Laksa Injections. Image from Tiger

Ok, back to the food… ‘Laksa Injections’ was the second appetiser. Served on a sharing platter were three types prawns that had tubes filled with assam, curry and Sarawak laksa. Hard to imagine, so good thing we have a photo of it (right). We were supposed to pop the prawn in our mouths and squeeze the contents out of the tube. Sedaps! Somehow eating it in this unique way made it extra yummy.

Why are Vietnamese pirates stealing Malaysian cucumbers??

At last we came to the main course which was the famous Michelin starred soya sauce chicken rice. If we weren’t sharing tables with other people, we would have actually sapu all the food – from the test tube, to the prawns and now this. But of course being brought up right by our parents, we had to share.

The famous chicken was braised with Asian herbs and spices, served with long grain rice. For those of you who usually prefer to order chicken drumstick or thigh (#teamdrumstick 😛 ) because you find chicken breast to be dry and unfriendly, well, this was NOT one of those times! Hawker Chan’s chicken was tender no matter which part we ate.


The chicken rice that propelled Hawker Chan to Michelin stardom. Image from Tiger

Finally they served dessert, a dish named ‘Two Makes a Blossom’. Chef Ramsey and Hawker Chan worked on this together to create a unique combo of Asian pears with a rosewater and honey mousse, flower jelly, fermented roselle and its syrup, and mint garnishing. Walao… it was an explosion of creamy, milky mousse, with a light scent of rose, tanginess from the syrup, with textures that were crunchy from the pears, at the same time berjelly thanks to the jelly.


Two Makes a Blossom. Image from Tiger

From one dish to another that evening, we felt like:


And it wasn’t over yet…


At 9pm they opened the hawker stalls for MOARRr food


Hawker stalls opened at 9pm. This is the roti ice cream stall operated by Inside Scoop

You know the hawker stalls we talked about just now that looked part of the decoration to give the warehouse a street food theme? Turns out they were not just for decoration. At 9pm, they opened the stalls to serve more food, which guests could claim using coupons. Long lines formed as people queued up for chicken varuval appam and nasi lemak appam by Hoppers, cincalok popcorn chicken by Chocha Foodstore, fried cempedak ice cream and roti ice cream (teh tarik and onde-onde flavours) by Inside Scoop and loh mai kai by Tujo Bar-serrie & Grill.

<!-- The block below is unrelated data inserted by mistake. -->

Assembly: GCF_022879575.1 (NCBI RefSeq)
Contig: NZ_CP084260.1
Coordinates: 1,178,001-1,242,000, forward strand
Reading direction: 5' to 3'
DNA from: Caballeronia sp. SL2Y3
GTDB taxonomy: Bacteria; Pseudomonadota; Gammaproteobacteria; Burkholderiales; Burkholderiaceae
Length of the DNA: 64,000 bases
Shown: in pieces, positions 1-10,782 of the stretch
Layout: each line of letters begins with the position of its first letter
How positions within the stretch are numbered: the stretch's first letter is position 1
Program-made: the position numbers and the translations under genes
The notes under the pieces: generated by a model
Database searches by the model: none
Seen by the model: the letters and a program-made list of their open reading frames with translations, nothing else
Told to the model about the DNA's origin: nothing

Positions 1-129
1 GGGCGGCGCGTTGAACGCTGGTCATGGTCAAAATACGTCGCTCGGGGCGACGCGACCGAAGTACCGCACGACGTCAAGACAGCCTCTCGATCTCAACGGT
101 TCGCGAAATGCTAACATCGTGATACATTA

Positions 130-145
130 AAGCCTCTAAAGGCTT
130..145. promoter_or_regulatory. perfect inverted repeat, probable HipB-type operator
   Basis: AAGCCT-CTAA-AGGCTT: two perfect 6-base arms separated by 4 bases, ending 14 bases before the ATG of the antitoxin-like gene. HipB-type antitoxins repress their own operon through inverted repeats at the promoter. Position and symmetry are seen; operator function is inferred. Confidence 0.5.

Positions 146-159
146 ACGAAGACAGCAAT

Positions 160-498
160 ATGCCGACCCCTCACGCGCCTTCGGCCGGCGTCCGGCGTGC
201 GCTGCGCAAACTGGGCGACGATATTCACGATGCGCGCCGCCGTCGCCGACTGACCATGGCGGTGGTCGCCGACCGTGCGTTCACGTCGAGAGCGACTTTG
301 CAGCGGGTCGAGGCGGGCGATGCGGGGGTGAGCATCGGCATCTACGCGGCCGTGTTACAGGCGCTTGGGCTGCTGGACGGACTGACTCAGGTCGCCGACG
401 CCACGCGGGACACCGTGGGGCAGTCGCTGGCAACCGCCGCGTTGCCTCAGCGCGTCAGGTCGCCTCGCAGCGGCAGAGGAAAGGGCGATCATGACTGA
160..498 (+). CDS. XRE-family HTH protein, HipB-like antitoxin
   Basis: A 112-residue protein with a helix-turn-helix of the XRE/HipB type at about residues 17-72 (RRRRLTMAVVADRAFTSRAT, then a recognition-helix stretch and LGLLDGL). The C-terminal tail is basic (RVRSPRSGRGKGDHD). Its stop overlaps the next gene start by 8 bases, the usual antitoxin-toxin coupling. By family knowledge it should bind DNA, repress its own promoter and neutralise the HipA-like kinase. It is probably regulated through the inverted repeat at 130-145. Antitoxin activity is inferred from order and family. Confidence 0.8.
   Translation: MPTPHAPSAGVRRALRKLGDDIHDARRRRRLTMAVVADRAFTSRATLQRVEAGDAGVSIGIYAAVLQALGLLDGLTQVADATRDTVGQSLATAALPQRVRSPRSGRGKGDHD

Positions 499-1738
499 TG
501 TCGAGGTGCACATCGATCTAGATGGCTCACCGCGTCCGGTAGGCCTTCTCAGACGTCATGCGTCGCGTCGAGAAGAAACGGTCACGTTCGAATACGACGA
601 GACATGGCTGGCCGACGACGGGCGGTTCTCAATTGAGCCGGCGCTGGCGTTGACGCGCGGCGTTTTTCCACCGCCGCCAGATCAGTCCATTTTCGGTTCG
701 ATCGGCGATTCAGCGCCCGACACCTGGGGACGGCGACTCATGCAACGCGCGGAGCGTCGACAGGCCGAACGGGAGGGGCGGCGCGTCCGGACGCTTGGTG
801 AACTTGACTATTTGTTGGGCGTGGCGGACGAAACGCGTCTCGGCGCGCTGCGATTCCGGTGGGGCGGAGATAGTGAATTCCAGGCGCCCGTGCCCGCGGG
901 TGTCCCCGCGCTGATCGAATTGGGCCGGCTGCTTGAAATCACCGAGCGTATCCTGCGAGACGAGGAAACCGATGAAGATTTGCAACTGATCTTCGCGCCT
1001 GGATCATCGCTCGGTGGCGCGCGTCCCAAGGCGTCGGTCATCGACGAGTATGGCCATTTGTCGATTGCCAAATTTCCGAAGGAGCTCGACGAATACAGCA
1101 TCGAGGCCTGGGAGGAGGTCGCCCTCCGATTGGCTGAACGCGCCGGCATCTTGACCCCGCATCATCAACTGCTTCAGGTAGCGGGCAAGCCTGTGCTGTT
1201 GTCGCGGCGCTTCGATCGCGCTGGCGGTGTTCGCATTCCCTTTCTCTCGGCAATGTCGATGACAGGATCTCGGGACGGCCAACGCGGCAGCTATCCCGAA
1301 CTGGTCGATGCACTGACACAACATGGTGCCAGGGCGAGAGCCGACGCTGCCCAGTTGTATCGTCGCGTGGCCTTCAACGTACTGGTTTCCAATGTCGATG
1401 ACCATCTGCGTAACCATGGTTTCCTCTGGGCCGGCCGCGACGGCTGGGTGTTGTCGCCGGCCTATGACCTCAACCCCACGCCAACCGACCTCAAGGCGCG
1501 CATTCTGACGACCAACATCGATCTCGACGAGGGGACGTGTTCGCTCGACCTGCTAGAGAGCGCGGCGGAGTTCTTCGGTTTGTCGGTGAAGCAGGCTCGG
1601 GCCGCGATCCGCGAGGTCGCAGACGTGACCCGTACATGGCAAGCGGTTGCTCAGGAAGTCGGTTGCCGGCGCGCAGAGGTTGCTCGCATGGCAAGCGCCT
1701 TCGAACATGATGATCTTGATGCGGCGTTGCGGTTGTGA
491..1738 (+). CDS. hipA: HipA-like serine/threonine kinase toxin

Tiger’s brand ambassadors went from table to table with games. They had a basket of kacang which we were supposed to pick up with chopsticks. The aim was pick up 10 biji of two types of kacang in 45 seconds. We failed miserably the first round and seriously doubted our Chinese ancestry. Then Chef Ramsey and Hawker Chan who were walking around got dragged into our game. It was them against our intern Klaus and his friend Kash. Good thing Klaus brought honour back to CILISOS when he and Kash won!


(From left) Hawker Chan, Chef Ramsey, Klaus and Kash (who’s out of the picture, but you can see his hands holding the giant chopsticks)

So we thought they were going to call it a night, but then the emcee announced that in conjunction with CNY next year, guests were going to toss some yee sang. But instead of the traditional one, they had some unexpected ingredients such as dried prawn crackers and satay sauce. Food was just raining that night, man! (And we literally made it rain yee sang trying to toss as high as we could, hurhur).

And then after yee sang, they served…kidding kidding, that was really the LAST thing they served (well, apart from beer la). So yep, that was it. They finally called it a night.

We were expecting the unexpected, but in the end, it was way more unexpected than we expected. LOLwut? Does that make sense? Nope? Neither does combining the powers of a fine dining chef and a street hawker…or so we thought.